First, the UK’s new “RIIO” model is an example of regulation based on a broad-scale performance-based incentives with revenue caps. Utilities file business models to achieve RIIO’s goals: “Regulation for Incentives, Innovation, and Outcomes.” New utility business models, recently filed with the regulator, show how utilities will accomplish a range of public policy outcomes, provide customers “value for money” and measure performance to support incentives. RIIO aims to pay utilities to deliver what society wants going forward, while U. S. regulation tends to focus more on whether society paid the correct amount for what it got in the past.
Second, the “Iowa model” describes a series of settlements entered into by parties and approved by regulators that led to electricity prices in Iowa that did not change for 17 years, even as wind power rose to 25 percent of the generation mix, fuel costs fluctuated, and customer loads grew and changed. The Iowa model shows that stakeholders can negotiate for and settle on a regulatory bargain that works for them to keeps rates stable, and provides for shared earnings and utility profits in a less adversarial process than most. The largest Iowa utility, MidAmerican Energy has announced plans to get to 39 percent wind by 2017, so the approach appears to encourage outstanding movement toward clean energy as well.
The final regulatory model we call the “grand bargain,” which combines elements of the RIIO and Iowa models. Most commissions are trapped in solving particular regulatory issues without any opportunity to look across all the issues and work toward comprehensive and coordinated outcomes. This results in what we term “this for that” regulation and can result in confusing and contradictory outcomes. Each issue eventually comes to resolution, but the whole of the resolved set of issues is less than the sum of the parts. In a “grand bargain” model, a commission would encourage utilities and stakeholders, including commission staff, to negotiate a comprehensive settlement to a range of desired outcomes.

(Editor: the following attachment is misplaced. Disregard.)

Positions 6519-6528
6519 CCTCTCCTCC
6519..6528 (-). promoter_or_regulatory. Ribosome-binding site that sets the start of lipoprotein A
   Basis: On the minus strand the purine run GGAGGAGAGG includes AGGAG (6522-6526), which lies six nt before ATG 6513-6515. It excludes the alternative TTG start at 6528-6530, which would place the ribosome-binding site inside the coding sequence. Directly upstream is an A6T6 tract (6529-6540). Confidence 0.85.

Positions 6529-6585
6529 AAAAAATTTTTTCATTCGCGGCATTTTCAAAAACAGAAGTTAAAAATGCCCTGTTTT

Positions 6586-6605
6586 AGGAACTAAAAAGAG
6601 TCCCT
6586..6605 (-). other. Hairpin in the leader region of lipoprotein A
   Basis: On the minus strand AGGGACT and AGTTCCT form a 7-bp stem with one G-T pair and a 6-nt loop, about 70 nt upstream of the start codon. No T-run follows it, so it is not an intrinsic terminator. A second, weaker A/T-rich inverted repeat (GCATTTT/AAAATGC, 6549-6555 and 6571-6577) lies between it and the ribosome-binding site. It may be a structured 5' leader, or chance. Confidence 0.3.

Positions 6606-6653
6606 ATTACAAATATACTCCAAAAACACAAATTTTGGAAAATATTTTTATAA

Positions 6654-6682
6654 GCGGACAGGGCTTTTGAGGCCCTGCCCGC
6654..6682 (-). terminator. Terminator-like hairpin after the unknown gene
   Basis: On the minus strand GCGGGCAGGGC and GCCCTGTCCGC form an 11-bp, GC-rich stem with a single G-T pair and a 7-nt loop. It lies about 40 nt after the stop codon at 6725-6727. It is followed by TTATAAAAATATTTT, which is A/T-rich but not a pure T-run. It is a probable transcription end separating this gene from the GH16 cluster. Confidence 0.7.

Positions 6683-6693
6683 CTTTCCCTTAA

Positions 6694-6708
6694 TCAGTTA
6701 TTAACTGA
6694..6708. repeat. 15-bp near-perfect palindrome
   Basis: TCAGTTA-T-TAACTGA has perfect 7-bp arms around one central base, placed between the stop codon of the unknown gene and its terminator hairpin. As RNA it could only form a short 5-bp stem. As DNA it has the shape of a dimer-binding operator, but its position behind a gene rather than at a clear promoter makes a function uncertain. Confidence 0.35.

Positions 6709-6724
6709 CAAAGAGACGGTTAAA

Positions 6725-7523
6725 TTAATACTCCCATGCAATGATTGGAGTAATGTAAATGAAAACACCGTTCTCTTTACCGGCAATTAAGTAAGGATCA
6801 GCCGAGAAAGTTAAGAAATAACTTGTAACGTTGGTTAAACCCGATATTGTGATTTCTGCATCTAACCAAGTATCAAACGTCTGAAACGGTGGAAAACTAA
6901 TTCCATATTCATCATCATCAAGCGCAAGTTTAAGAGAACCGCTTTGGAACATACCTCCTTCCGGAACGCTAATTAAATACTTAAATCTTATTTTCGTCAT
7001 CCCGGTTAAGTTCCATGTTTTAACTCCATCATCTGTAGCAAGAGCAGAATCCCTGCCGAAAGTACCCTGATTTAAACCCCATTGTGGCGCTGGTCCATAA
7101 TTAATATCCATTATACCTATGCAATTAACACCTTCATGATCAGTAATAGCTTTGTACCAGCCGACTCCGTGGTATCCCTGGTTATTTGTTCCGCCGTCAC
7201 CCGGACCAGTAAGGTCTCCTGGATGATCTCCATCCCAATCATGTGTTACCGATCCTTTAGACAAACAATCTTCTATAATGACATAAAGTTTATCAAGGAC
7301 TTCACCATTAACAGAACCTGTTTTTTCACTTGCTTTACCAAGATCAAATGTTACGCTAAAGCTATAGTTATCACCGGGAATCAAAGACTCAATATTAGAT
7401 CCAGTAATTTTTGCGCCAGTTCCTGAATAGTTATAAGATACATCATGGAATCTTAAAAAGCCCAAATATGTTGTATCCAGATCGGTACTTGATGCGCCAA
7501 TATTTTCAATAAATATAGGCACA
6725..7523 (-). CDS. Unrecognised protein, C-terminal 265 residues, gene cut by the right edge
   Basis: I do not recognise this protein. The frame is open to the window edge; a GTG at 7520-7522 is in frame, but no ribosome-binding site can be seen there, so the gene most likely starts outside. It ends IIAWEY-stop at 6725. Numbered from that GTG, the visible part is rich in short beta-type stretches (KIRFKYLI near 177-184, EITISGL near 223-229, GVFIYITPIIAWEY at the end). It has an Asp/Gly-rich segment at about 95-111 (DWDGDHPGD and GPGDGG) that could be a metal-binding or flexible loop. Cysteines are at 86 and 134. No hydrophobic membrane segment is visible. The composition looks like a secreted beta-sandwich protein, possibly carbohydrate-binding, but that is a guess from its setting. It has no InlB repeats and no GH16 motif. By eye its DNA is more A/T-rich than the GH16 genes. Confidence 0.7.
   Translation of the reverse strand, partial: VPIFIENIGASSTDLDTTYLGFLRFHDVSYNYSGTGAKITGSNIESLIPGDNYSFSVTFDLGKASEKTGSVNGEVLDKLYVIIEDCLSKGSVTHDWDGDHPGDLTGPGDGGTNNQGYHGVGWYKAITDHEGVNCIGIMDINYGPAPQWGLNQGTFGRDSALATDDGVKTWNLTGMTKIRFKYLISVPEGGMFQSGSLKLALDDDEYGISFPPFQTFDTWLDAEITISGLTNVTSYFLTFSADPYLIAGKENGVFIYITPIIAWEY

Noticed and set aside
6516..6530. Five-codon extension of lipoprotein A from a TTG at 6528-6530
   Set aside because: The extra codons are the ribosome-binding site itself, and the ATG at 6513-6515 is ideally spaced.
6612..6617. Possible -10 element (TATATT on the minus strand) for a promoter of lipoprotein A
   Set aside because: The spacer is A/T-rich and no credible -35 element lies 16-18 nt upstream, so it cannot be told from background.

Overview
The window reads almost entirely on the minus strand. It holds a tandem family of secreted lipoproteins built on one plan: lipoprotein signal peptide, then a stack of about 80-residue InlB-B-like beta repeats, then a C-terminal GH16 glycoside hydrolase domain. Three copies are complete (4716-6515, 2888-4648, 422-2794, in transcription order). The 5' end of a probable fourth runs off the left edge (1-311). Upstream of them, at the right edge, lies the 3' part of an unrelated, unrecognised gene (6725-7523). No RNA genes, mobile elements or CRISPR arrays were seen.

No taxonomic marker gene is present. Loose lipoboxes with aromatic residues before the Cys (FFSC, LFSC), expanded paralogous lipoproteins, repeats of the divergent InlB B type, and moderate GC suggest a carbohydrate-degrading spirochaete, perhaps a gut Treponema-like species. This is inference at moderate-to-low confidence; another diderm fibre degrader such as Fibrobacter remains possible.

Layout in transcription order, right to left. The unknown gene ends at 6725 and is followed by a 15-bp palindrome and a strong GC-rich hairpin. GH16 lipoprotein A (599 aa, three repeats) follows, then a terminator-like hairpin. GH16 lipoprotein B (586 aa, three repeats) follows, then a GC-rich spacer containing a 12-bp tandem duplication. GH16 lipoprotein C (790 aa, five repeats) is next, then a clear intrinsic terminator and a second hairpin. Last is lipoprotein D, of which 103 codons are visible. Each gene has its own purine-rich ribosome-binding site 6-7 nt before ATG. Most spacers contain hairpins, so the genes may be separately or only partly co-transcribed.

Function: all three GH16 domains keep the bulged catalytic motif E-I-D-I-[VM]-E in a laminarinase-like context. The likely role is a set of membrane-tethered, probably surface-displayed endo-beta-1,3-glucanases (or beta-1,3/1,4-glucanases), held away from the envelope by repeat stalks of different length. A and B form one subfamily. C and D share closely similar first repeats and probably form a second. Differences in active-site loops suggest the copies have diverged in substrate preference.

The common thread for all three of these models is that they clearly define the goals and the parameters, call utilities to new and improved levels of performance, and grant the companies the flexibility to achieve them. All three require unprecedented new levels of communication and cooperation, based on recognition that utility and regulatory “business as usual” will not be sufficient to reach solutions for the challenges we now face. Companies and regulators need to experiment and find agreement, outside the traditional adversarial venues of utility regulation.
Utility leaders agree. “I think utilities need to be given a little more flexibility to try new products or new programs in order to take advantage of changes in the marketplace, be it charging electric vehicles, distributed generation or the like,“ says Jonathan Weisgall, VP of Legislative and Regulatory Affairs for MidAmerican Holding Company.
Among the nation’s 3,000 or so electric utilities across 50 states, there are many variations but a fundamental truth: current business models were developed for a different time. A modern electricity grid will require a new social compact between utilities, regulators and the public.
Ron Lehr is an attorney and consultant with energy sector clients, and former chair of the Colorado Public Utility Commission. He wrote Utility and Regulatory Models for the Modern Era for America’s Power Plan. Bentham Paulos is the project manager for America’s Power Plan.